New Kids on the Block: Could Your 2nd “Hidden” Tonsils Be Causing Snoring or Sleep Apnea?

Most people are aware of tonsils that are present in the back of the throat. Tonsils are often the cause of sore throat and sometimes strep throat that are painful and require antibiotic treatment. Sometimes tonsils also accumulate debris and form little pockets that fill with white or yellow cheesy material, known as tonsiliths or cryptic tonsillitis. This debris is not dangerous but often annoying. It can cause halitosis (bad breath) and discomfort. Often the only solution is tonsillectomy in severe cases.

Tonsils are often enlarged in children, but shrink in adulthood. These tonsils in the back of the throat are well recognized and are technically called “palatine” or “faucial” tonsils.

What most people do not know, however, is that we all have a second set of tonsils tucked low in our throats on the back of the base of our tongue. These are called “lingual” tonsils.

Just as palatine tonsils vary in size, from grade 1 to grade 4, so do lingual tonsils. Dr. Friedman in previous publications has created the Friedman Grading System for both lingual and palatine tonsils.

When either lingual tonsils or palatine tonsils become enlarged, they are often the cause of snoring and sleep apnea. Lingual tonsils cannot be seen by looking directly in the throat. They can be visualized by using an endoscope and camera to look behind the tongue. When enlarged, modern techniques using radiofrequency energy can shrink lingual tonsils and may cure snoring and sleep apnea. Robotic surgery can sometimes be helpful to access the lingual tonsils.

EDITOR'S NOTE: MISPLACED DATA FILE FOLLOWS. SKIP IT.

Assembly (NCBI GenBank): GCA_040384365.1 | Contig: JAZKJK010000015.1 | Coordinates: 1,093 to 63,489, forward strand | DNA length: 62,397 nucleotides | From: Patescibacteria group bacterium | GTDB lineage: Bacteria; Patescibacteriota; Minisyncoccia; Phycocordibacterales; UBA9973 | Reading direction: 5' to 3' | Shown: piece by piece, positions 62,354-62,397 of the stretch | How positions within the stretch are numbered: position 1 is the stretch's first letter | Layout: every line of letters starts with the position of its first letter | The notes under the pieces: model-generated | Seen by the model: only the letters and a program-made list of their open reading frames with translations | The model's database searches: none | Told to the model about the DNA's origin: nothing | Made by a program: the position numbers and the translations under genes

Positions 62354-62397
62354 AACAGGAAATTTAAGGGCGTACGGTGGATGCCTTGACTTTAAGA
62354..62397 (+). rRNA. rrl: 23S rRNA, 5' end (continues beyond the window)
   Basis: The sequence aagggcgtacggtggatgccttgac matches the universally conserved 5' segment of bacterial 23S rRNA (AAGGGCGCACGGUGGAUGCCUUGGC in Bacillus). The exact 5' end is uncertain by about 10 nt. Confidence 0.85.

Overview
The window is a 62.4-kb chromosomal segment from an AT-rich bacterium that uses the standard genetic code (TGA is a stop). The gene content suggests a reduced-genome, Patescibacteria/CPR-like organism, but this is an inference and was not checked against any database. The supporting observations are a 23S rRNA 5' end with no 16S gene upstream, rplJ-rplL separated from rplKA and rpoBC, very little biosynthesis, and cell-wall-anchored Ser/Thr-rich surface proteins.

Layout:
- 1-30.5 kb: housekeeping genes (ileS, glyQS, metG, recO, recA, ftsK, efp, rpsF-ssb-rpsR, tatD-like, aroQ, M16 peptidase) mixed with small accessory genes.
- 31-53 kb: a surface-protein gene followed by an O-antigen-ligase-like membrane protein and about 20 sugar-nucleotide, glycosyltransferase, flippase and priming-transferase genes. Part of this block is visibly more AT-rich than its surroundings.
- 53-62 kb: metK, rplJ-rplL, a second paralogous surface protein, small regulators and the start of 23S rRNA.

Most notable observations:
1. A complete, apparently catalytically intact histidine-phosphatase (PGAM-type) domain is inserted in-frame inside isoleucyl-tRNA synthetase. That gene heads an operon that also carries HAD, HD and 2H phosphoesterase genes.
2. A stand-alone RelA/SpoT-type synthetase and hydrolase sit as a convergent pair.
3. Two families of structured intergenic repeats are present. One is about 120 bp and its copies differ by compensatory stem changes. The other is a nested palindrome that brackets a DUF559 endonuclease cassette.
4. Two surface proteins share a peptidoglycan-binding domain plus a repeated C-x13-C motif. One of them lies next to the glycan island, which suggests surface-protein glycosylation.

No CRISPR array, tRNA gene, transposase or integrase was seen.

Dr. Michael Friedman and his research team recently published two articles describing the “Incidence of Lingual Tonsil Hypertrophy in Adults with and without Obstructive Sleep Apnea.” These studies were published in the Original Research section on Sleep Medicine in Otolaryngology—Head and Neck Surgery, the official journal of the American Academy of Otolaryngology—Head and Neck Surgery Foundation in November 2017 and February 2018. These research papers were also presented at the American Academy of Otolaryngology—Head and Neck Surgery Foundation annual meeting in Chicago on September 2017.

Cover Photo by Tanja Heffner on Unsplash

Do you snore or potentially have sleep apnea? Make an appointment today at Chicago ENT, Chicago’s premier ear, nose, and throat specialty center.

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